With self-induced vomiting, there can be many complications, or symptoms like…

  • Poor Teeth – constant erosion, (caused from acid in the stomach passing the teeth as someone vomits), causes a loss of enamel and a yellowing of the teeth. Acid also damages the gums and can cause bleeding, abscesses, and accelerate tooth loss.
  • Heartburn – when you vomit, you force food from the stomach through the oesophagus and out through the mouth. Normally, there is a tough ring that sits between your stomach and oesophagus, which stops food from passing out this way. This ring is called your oesophageal sphincter. If you repeatedly force it open with intentional vomiting, it can become looser, which allows acid from your stomach to move up into your oesophagus and cause heartburn.
  • Barrett's Oesophagus – this is a condition where your oesophagus becomes irritated and scarred by the acid in your stomach. This condition is associated with an increased risk of oesophageal cancer. 
  • Loss of electrolytes – electrolytes are chemicals that you need in your body to perform a variety of functions. When you excessively vomit, you lose some of these. A good example is potassium. Your stomach acid is full of potassium, and if you vomit enough, this might cause the potassium levels in your body to drop. This can lead to tiredness, weakness, and even abnormal heart rhythms.

Overuse of Laxatives

The main symptom caused by laxative abuse is diarrhoea. Others include:

Abdominal pain – laxatives either cause your bowel to take on a lot of water, or cause it to move faster to push food out more quickly. Both of these can cause abdominal pain, as your bowel is either swollen and bloated, or is moving quickly and pushing on large amounts of solid food to try to move it.

Constipation – your body can become used to chronic use of laxatives. If you stop using them, you may become constipated.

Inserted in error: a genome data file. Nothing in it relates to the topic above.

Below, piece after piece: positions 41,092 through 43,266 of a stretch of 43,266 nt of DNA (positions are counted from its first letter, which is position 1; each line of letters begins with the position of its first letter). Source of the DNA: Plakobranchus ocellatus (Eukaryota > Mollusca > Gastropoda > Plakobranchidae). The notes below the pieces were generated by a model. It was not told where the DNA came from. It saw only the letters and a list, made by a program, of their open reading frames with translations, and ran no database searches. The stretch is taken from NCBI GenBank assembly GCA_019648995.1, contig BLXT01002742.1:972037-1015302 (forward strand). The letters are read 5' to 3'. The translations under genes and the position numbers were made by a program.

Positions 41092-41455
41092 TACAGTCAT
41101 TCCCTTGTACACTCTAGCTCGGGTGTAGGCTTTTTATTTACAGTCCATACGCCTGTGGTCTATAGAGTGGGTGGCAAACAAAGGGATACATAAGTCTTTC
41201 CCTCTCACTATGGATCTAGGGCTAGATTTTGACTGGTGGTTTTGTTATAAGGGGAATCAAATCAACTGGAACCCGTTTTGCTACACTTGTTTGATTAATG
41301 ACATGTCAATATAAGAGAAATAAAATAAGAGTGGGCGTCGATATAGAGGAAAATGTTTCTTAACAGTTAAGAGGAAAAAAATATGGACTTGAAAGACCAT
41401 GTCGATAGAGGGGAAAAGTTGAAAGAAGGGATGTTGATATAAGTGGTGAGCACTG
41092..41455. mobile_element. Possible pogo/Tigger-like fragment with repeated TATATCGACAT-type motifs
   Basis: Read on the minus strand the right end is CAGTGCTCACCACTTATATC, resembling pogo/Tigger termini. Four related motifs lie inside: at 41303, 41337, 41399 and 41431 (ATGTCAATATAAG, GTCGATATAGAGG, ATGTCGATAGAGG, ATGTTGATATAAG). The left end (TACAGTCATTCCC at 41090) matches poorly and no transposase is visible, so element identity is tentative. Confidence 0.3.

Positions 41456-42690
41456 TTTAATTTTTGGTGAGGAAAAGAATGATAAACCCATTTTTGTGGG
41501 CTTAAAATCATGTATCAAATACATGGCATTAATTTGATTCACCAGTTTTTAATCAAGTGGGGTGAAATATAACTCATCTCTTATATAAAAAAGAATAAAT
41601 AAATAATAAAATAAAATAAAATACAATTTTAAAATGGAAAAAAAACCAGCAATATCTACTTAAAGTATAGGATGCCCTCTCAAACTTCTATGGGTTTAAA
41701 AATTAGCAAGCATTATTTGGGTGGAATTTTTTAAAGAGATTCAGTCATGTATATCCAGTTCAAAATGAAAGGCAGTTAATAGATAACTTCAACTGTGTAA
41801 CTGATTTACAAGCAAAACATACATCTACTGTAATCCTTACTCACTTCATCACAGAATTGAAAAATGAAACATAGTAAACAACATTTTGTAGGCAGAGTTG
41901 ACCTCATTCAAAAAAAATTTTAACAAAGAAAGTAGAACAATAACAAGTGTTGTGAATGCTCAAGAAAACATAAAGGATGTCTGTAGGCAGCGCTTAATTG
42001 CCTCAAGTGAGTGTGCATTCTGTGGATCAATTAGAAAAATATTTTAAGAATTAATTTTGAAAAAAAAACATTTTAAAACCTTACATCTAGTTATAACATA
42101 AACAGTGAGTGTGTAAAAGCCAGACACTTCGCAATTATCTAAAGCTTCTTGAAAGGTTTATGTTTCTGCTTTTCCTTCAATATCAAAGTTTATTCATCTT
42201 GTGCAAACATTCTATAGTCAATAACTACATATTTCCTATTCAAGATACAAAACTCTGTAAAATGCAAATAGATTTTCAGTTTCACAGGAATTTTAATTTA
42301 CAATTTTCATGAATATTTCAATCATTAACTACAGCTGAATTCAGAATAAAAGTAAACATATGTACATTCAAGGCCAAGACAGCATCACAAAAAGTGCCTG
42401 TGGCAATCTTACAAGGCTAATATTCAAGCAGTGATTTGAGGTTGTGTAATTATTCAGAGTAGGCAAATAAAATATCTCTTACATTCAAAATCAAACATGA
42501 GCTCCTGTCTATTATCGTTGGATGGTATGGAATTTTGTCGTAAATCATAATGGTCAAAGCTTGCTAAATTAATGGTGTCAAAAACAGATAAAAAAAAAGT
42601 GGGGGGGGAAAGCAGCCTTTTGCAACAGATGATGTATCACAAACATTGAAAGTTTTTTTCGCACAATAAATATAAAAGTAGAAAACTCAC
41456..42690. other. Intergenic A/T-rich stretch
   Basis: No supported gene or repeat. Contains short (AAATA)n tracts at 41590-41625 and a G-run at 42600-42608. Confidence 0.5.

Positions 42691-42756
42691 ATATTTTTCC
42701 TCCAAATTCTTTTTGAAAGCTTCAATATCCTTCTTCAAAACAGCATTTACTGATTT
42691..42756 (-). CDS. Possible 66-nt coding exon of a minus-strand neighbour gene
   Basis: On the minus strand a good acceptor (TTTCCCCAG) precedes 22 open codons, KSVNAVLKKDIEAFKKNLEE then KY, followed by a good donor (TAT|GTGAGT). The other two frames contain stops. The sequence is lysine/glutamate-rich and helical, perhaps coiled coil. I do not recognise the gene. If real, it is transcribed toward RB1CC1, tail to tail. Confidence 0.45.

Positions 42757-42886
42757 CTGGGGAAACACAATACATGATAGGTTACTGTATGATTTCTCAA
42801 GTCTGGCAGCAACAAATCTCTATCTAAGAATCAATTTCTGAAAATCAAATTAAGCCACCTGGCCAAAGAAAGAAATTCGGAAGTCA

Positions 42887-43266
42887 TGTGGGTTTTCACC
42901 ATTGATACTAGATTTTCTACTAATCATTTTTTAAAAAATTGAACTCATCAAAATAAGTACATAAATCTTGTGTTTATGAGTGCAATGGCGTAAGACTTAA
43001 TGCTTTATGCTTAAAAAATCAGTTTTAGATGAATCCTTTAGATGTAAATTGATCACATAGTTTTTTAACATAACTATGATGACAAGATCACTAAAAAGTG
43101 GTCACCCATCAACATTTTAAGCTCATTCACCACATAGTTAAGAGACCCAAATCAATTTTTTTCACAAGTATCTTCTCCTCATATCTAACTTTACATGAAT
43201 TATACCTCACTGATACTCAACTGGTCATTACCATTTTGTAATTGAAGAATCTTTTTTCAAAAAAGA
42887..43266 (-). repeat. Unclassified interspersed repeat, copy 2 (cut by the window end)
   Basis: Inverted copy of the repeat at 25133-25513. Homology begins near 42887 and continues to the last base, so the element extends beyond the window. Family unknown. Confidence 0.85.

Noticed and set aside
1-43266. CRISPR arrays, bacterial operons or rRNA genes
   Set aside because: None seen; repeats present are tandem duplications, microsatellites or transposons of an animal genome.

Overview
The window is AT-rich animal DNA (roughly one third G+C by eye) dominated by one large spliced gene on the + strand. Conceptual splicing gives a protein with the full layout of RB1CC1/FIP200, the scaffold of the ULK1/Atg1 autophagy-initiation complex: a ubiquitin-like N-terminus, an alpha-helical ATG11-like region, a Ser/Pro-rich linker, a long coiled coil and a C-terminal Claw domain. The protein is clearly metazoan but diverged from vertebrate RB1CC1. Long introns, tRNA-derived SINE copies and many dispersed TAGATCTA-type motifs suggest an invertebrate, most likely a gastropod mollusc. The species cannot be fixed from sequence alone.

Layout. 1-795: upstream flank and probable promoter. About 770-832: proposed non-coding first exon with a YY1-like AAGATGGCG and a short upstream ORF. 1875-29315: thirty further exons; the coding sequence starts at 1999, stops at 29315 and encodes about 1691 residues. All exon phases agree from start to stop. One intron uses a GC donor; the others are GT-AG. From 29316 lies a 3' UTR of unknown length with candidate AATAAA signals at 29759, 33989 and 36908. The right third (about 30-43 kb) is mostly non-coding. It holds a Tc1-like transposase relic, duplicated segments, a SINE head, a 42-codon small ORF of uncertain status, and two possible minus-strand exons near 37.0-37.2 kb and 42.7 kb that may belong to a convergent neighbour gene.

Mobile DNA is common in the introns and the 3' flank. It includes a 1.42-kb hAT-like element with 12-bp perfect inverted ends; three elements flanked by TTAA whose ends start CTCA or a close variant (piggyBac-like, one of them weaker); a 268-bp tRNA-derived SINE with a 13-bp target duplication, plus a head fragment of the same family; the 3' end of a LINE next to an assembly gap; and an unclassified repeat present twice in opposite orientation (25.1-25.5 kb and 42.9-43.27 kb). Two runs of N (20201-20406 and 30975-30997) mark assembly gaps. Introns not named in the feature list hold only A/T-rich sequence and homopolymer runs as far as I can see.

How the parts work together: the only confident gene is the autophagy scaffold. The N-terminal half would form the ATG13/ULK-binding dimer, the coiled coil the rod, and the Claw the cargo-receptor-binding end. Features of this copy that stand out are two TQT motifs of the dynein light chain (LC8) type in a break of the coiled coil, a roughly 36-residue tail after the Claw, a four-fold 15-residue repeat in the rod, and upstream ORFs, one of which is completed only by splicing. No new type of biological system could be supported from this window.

Loss of electrolytes – as with vomiting, excessive laxative use can lead to the loss of essential chemicals in the body.

Excessive Exercise

If people do excessive exercise, they will be more prone to injury. They may develop joint problems, or pain, and take pain killers to help with this. Pain killers that can irritate the stomach lining are best avoided, such as ibuprofen, as this can increase the risk of stomach ulcers.

How Do You Treat Bulimia Nervosa?

Treatment for bulimia nervosa is focused on ways to change behaviours, and ways to break up the binge/purge cycle and to get rid of the low self esteem. This could include psychological therapies, biological treatments, or even social treatments. What is offered will depend on patient preference, and the severity of the illness.

Psychological Treatments

The most common psychological treatment for bulimia is cognitive behavioural therapy. This aims to identify triggers that may cause overeating, or bingeing, and then find ways to combat that. Treatment may take a long time, with improvements expected over months, or years, rather than straight away.

Family therapy can also be used. This is where (usually young) patients and their families, or carers, attend regular sessions with a therapist. As previously mentioned, this should not be seen as a quick fix, and treatment is usually prolonged over months, or years.

Biological Treatments

There are very few medications licensed for the treatment of bulimia nervosa. If you are suffering from other conditions that are contributing, such as depression, this may be treated with medications to try to improve symptoms.

Fluoxetine is a drug that is used occasionally to help. It is an anti-depressant, and there is some evidence that it may help to reduce the frequency of binge eating and vomiting.

Social Treatments